Star Trek II: The Wrath of Khan
It’s my favorite movie, so how could it not play a part? When I listened to director Nicolas Meyer’s commentary, he said he told the late great Richardo Montalban that he was to play Khan like he was King Lear. “Madmen are scarier when they’re under control,” he said. The audience never knows when such characters will snap or what will set them off. Despite being a megalomaniac, Khan is a man who cares deeply for his followers (a side Benedict Cumberbach displayed when he played Khan in Star Trek Into Darkness). He’s a three-dimensional villain. Hearing all that inspired my characterization of Erebus the Overlord. I presented as a cold, calculating dictator who, it seemed, was trying to liberate his oppressed people. I enjoy complex villains.
28 Days Later
I hesitate to include this film because I felt like the movie stole my idea when I watched it (I’ve since learned it wasn’t the first. Heck, I just watched an episode of the original Star Trek that had an element similar to this). Regardless, at the time I thought this was a unique take on zombies. These weren’t reanimated corpses with an appetite for flesh. They were victims of a disease that acted like a nasty strain of rabies. Despite feeling like my idea was stolen, the film influenced how I presented the Morlocks. What the film didn’t steal was the moral dilemma I injected: are they monsters or simply ill people? That was an angle I never saw any zombie story. That was the part I was glad wasn’t “stolen.”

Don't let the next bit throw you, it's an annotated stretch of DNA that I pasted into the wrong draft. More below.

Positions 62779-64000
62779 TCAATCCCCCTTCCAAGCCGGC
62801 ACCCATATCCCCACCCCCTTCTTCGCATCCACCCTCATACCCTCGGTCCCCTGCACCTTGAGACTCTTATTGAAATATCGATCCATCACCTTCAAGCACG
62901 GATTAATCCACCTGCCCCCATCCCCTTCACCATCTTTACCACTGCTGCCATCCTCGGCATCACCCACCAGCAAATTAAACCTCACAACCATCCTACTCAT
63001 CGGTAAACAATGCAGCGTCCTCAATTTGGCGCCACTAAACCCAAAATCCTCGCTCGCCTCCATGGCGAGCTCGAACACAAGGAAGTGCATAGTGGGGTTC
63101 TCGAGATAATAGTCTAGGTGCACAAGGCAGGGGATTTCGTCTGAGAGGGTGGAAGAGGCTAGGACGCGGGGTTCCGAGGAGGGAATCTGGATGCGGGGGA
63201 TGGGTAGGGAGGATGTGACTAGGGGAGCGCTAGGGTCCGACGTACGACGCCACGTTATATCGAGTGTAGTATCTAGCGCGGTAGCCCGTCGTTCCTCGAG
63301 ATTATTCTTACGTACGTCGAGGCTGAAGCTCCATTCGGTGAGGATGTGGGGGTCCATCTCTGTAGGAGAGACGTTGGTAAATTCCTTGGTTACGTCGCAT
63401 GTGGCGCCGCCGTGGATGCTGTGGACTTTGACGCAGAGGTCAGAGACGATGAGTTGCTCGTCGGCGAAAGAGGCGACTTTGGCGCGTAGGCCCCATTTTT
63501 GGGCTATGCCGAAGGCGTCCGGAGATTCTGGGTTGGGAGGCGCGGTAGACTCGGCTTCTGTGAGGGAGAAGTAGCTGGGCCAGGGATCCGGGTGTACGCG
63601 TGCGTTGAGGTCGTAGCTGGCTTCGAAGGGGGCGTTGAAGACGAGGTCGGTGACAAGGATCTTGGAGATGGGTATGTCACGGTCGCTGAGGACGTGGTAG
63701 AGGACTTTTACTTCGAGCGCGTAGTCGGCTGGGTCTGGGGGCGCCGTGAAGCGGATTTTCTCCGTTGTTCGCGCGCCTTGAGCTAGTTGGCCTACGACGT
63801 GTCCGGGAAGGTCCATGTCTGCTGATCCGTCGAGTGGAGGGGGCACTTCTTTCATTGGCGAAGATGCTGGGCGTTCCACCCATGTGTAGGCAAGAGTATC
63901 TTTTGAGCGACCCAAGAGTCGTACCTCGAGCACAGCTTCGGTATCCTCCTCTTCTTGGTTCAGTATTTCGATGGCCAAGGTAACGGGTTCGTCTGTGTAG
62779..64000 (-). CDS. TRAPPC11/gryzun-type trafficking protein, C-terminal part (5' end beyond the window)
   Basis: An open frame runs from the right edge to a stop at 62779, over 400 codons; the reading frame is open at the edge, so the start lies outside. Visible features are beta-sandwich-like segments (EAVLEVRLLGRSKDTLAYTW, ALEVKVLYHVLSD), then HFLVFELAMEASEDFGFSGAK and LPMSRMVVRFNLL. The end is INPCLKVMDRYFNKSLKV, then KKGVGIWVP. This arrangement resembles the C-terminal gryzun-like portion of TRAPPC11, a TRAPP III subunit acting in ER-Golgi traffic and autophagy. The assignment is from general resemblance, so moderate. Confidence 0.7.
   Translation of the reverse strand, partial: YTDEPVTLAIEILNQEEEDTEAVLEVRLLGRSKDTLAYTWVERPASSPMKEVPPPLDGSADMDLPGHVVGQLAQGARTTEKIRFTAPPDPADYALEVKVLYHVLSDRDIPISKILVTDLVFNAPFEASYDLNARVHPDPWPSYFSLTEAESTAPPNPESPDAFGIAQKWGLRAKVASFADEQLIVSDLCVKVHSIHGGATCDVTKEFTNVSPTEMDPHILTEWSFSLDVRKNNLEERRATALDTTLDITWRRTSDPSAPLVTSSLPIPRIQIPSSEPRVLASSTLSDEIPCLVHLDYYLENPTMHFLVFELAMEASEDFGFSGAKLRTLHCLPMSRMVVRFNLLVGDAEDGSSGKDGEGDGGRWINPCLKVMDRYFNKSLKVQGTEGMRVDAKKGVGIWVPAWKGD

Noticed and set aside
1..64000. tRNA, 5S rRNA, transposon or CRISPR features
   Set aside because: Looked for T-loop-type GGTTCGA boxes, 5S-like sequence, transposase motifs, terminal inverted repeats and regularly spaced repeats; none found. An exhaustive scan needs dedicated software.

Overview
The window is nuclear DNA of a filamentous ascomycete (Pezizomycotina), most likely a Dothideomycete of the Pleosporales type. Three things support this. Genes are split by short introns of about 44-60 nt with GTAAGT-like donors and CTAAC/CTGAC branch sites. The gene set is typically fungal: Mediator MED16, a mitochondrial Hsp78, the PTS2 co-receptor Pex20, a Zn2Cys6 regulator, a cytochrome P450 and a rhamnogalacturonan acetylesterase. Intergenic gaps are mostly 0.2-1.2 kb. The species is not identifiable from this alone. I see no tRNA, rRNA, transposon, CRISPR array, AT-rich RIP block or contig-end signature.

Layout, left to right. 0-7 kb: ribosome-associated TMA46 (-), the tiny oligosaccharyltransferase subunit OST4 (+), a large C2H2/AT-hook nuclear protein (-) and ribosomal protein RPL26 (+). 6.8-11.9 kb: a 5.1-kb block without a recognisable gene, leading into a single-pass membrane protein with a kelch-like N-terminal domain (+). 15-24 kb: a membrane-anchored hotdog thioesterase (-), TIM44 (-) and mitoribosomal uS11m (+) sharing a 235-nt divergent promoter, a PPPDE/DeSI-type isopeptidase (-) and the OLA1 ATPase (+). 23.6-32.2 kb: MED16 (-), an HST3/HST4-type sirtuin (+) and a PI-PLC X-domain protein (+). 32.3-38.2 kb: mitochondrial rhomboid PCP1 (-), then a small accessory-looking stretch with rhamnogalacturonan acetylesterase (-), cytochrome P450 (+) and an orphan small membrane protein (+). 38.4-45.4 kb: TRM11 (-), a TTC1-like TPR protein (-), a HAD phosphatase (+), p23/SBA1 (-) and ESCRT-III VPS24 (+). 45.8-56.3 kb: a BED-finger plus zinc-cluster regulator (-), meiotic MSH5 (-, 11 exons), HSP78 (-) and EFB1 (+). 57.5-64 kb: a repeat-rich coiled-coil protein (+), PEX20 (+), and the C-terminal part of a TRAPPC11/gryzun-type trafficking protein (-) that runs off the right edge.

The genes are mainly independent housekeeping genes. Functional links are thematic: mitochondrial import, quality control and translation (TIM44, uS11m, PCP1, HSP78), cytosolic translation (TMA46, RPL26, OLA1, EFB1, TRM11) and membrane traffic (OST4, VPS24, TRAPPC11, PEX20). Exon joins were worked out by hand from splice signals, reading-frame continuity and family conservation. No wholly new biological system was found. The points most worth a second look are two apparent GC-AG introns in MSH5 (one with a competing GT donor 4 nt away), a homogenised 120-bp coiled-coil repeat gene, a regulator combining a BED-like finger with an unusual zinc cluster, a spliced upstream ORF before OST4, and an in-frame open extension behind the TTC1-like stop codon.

Into the Crucible: Making Marines for the 21st Century by James B. Woulfe
This is a nonfiction book I read as part of my research for the novel. It describes the 54-hour exercise trainees must endure to become Marines. It inspired not only many of the bootcamp exercises, but it also gave me my heroine’s name. It briefly recounted the legend of Lucy Brewer, who disguised herself as a man to serve during the War of 1812. I took her surname for Pandora. The Vanguard has its equivalent of the Crucible, the Highway to Hell, which is mentioned once. Perhaps I’ll write a short story about that. (Hmm…that’d be a nice addition to next year’s edition of Missing Pieces).
James Cameron Aliens is an epic military sci-fi tale with incredibly good pacing. My own writing has often been complimented for great pacing and suspense. More importantly, the film features a strong heroine. Ripley has much in common with Pandora: she’s a woman in a male-dominated field; she’s tough yet compassionate; and she can carry her own against the boys. I have a feeling Ripley and Pandora would be best friends if they met.
-Teenage Mutant Ninja Turtles (1990): I always thought Shredder had an awesome entrance, so I used a similar one for Erebus when Pandora finally meets him.
-The Last Letter of Sullivan Ballou: A letter written by a Civil War soldier to his wife on the eve of the Battle of Bull Run, where he died. The man’s sentiments inspired the characterization of Dante, Pandora’s boyfriend.
-Alien: Nick Hayden was my beta reader for the horrible first draft of the book. One thing he said that stuck with me was that I made excellent use of silence during the action sequences to create tension and atmosphere like Ridley Scott did in Alien.
What are some of your literary influences?